Preliminary trials on a possible new Ebola vaccine have indicated that they could have potential importance in the fight to eradicate the disease. The vaccine, originally tested in the US on monkeys, has now been trialled on healthy human volunteers in Uganda with initial findings indicating that they are effective, demonstrating an immune response by raising antibody levels against the Ebola virus.
Scientists at Oxford University are currently looking to develop a vaccination for the disease. Production is estimated a possibility for later this year, with Johnson and Johnson hoping that the vaccine will be available for use by mid-2015.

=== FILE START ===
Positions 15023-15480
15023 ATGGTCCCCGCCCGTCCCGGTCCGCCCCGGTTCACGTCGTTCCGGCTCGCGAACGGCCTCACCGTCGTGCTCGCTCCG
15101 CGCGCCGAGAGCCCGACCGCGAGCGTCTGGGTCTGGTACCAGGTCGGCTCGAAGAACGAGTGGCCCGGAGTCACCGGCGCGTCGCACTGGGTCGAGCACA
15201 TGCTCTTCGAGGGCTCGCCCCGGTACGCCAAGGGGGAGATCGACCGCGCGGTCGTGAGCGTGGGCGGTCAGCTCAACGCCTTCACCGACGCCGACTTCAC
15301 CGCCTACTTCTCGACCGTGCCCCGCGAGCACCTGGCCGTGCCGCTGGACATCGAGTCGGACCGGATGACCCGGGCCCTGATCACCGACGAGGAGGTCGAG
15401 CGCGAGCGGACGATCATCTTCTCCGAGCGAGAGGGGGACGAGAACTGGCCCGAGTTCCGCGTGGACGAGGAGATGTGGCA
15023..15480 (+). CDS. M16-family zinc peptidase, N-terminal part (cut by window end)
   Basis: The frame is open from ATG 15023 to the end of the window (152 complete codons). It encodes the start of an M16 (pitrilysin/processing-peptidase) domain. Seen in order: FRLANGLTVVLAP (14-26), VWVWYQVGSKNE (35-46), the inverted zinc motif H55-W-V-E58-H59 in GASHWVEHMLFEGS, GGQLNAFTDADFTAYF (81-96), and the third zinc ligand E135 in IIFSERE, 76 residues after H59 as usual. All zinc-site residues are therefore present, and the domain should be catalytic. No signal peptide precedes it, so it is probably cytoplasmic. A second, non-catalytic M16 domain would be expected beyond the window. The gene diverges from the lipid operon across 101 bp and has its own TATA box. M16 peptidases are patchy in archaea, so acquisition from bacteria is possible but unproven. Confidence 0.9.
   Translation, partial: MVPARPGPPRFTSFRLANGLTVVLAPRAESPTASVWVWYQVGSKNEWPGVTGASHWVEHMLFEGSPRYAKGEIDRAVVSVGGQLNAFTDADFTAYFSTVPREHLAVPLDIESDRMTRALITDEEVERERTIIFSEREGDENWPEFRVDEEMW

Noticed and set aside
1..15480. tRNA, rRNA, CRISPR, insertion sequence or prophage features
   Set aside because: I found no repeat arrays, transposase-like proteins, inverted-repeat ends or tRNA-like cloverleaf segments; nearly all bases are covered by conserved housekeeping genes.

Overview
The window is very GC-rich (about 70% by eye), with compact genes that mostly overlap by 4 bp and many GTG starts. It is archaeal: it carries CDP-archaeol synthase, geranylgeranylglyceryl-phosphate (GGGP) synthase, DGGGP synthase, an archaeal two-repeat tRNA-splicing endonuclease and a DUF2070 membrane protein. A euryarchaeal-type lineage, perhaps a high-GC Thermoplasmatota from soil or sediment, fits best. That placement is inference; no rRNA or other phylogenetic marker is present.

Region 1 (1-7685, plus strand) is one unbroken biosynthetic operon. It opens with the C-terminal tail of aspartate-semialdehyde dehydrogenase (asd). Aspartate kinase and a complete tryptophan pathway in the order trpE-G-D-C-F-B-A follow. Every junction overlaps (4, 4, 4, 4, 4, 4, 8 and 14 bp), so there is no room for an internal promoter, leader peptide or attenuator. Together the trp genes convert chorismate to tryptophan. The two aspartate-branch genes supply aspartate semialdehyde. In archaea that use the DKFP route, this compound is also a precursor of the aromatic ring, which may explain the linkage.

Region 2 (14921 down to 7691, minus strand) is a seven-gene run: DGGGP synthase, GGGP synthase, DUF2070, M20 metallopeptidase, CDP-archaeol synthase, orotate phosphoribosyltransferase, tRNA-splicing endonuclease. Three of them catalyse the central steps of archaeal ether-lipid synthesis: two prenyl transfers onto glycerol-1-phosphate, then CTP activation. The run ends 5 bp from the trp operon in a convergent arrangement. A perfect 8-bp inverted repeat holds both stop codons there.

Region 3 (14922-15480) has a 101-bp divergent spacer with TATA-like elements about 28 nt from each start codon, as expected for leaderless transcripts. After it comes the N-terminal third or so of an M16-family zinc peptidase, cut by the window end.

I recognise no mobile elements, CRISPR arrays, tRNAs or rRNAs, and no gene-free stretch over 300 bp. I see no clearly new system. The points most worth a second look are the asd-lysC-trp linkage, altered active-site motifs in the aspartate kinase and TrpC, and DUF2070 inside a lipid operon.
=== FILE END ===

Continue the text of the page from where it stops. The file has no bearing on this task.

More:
British nurse Pauline Cafferkey remains in a critical condition at London’s Royal Free hospital. She contracted the Ebola virus in Sierra Leone, whilst working as a volunteer.
Ebola, which is spread through contact with bodily fluids, has to date swept through West Africa, claiming more than 8,000 lives across Guinea, Sierra Leone and Liberia. News of a potential vaccine is welcomed as the World Health Organisation has predicted that the death toll in African counties could reach 20,000 unless it is brought under control.